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Sisters Hospital kicks off expansion of newborn intensive care unit

Catholic Health

Children wielding plastic hammers knocked down a Styrofoam block wall as Sisters of Charity Hospital "broke ground" on its $8.8 million expanded 40-bed neonatal intensive care unit on Wednesday. All the children had been treated in Sisters' NICU as newborns.

The unit is moving into former office space opened when staffers moved into the former upstairs convent of the Daughters of Charity, the hospital's founders.

Dr. Kamal Singhal from Buffalo Neonatology Associates said the unit originally opened with 10 beds and has grown over the years, trying to keep up with the increasing number of infants needing care. He said the unit is always crowded.

"Today, we average about 37-40 babies census on a daily basis," Singhal said. "We have a staff of 400 nurses and we will continue to grow, so this new space that we need is long overdue. We try to focus on family-centered care. We try to help parents as much as we can. Currently, we try to accommodate them as much as we can."

The current 20-bed NICU treated 650 of babies last year, of the 3,300 born in the hospital. Sisters said that is the most of any hospital west of Syracuse. Nurse Colleen Perryman has worked in the NICU for 33 years.

"One thing that hasn't changed over these 32 years is the dedication and devotion from our staff for our patients and our families," Perryman said. "People ask us all the time as nurses, they'll say to us, 'How can you do this job? I could never take care of these babies.' But, as many of the nurses out here will attest to, this isn't a job. This is a calling for us. This is what we were meant to do."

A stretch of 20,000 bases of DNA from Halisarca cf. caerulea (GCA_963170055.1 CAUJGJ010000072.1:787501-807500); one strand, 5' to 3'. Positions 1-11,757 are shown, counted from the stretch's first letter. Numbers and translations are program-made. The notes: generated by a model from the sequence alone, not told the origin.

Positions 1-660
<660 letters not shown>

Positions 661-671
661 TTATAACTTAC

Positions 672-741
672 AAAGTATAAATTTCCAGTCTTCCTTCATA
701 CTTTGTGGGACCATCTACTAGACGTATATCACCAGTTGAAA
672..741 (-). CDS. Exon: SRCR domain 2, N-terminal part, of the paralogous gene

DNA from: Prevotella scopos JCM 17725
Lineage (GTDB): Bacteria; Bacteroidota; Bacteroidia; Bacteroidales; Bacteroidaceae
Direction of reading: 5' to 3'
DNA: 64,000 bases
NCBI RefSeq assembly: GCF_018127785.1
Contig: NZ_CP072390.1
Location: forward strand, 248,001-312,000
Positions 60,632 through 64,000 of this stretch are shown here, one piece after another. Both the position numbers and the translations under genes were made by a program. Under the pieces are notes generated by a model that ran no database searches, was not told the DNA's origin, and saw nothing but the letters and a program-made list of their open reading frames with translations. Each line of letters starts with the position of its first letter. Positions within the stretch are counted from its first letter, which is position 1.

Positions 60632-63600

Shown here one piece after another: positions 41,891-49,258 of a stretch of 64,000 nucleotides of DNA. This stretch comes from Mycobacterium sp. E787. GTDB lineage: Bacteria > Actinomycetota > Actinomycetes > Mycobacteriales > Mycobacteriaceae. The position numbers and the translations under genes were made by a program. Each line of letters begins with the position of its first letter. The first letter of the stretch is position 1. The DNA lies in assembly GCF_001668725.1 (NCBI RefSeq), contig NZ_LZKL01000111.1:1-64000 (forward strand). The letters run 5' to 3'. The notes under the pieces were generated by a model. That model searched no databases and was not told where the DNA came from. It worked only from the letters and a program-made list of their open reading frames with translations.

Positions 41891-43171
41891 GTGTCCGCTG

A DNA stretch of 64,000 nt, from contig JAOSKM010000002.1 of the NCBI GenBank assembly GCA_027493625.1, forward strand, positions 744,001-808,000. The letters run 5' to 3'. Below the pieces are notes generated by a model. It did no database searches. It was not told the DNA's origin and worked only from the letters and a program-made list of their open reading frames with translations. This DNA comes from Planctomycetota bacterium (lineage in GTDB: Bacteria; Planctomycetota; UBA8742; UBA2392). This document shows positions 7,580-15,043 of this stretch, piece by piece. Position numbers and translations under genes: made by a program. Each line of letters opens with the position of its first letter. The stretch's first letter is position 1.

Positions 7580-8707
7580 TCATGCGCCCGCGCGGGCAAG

Credit Catholic Health System
A rendering of the nine-bed NICU pod.

Michael Lawley, chairman of the capital campaign for the project, was accompanied by his 13-year old daughter Ava, who had been treated in the specialty intensive care unit as a newborn. He said that is why the event was so personal to him.

"A very scary time for us as parents, but one of the things that was reassuring was that she was in the right spot, she was in the right hands and the NICU took great care of her," Lawley said, "At the same time for us, while she was here, we had the opportunity to see the incredible care that not only she was receiving, but other babies received."

Mike Desmond is one of Western New York’s most experienced reporters, having spent nearly a half-century covering the region for newspapers, television stations and public radio. He has been with WBFO and its predecessor, WNED-AM, since 1988. As a reporter for WBFO, he has covered literally thousands of stories involving education, science, business, the environment and many other issues. Mike has been a long-time theater reviewer for a variety of publications and was formerly a part-time reporter for The New York Times.